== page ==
Death and Resurrection

In the past year, Republican Christianity gained both its victory and its demise. It gained power across the government. And with that power, it did the following: It instituted bans against Muslims; it made inroads against gay rights; it started its attempt to gut women’s health. It turned away the stranger; it took medicine from the sick; it rebuffed those ravaged by natural disasters; it increased the debt of the poor; it opened more ways to degrade the earth; it ignored the cries of criminals’ victims; it threatened to destabilize the world by giving primacy to its own sacred site; and it sacrificed its children and children’s children for the sake of current wealth. You can see how the death creeps in. If there was ever anything Christian in Republicanism, their support of Trump has killed it. And those Christian Republicans who do retain a shred of conscience find they can ease it only by saying that the truth tellers of the world—the media, and the intelligence teams, and the scientists, and the victims themselves—are all lying. Christian Republicanism is dead.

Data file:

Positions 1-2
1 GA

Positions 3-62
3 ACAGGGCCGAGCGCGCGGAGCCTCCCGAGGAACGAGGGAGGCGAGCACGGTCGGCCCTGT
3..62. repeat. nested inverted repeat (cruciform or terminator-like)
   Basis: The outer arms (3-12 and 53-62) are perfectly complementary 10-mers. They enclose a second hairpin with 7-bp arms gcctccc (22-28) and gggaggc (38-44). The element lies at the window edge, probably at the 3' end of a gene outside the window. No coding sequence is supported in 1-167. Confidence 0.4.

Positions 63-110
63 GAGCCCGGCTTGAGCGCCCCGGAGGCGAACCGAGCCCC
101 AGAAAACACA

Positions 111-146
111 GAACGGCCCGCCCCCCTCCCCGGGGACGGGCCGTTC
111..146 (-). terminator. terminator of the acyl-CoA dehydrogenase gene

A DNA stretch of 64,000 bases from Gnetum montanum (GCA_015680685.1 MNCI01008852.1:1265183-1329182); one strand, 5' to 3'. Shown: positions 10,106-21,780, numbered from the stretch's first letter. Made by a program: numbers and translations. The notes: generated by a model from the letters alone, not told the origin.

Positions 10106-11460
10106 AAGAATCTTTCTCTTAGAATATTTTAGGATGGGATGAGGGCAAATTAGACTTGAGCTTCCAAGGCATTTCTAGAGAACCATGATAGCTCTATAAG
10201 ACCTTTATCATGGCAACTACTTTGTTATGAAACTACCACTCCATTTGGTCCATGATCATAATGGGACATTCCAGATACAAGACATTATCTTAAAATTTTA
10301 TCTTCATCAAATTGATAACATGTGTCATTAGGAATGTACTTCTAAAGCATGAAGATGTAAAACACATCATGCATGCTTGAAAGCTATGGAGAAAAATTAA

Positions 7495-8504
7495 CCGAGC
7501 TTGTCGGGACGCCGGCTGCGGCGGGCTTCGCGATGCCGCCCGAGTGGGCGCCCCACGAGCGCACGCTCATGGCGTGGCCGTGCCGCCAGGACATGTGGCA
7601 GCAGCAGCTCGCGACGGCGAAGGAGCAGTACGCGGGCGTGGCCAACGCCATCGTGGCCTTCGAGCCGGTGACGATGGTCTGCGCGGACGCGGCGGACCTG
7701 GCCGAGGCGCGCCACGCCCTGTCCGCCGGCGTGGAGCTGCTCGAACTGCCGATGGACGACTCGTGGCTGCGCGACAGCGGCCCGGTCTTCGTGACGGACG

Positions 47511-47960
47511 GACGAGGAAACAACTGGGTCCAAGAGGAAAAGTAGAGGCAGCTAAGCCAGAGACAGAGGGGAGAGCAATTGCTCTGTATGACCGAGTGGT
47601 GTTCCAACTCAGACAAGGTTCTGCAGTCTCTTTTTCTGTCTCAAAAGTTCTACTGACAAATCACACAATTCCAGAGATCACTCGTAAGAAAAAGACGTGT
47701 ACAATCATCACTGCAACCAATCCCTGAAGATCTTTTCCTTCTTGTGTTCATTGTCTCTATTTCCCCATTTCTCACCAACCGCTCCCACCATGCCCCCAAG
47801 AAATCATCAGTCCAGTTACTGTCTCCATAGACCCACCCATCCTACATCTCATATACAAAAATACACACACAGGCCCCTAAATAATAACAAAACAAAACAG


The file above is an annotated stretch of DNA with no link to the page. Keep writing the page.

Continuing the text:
Now I, for one, do mourn it, because however disagreeable its prejudices were to me, it at least tried, at one time, to take a stand against deceit, and sex crimes, and even some injury to the earth. All that’s gone now. Insofar as they support this administration, the most vocal—the most pious—Christians in this country have lost all credibility to anyone except to themselves. Whatever Christianity they think they stand for now serves to drive others from Christianity itself. Their allegiance to Trump has been their unmasking and their undoing. And their City on a Hill has become the unease of the world.

So now the question is where Christianity—I mean, true Christianity—might speak in their absence. If it doesn’t find a way to do that–and to speak so that it can be heard–then it will least wane, if not die too. For the most part, liberal Christians have been too timid. For the past half century, too many of us have contented ourselves with being the so-very-invisible church. But seeing that Christianity is about rejection, remnants, and resurrection, I think, even now, it could find its voice again. I hope it does. I pray. And if it does, I suspect that it will speak first from those the powerful have abandoned, and second from those who have endeavored to suffer alongside them. And from the compassion of these who have seen suffering, who knows? Christianity may return to its true self.

(Originally posted December 6, 2017)

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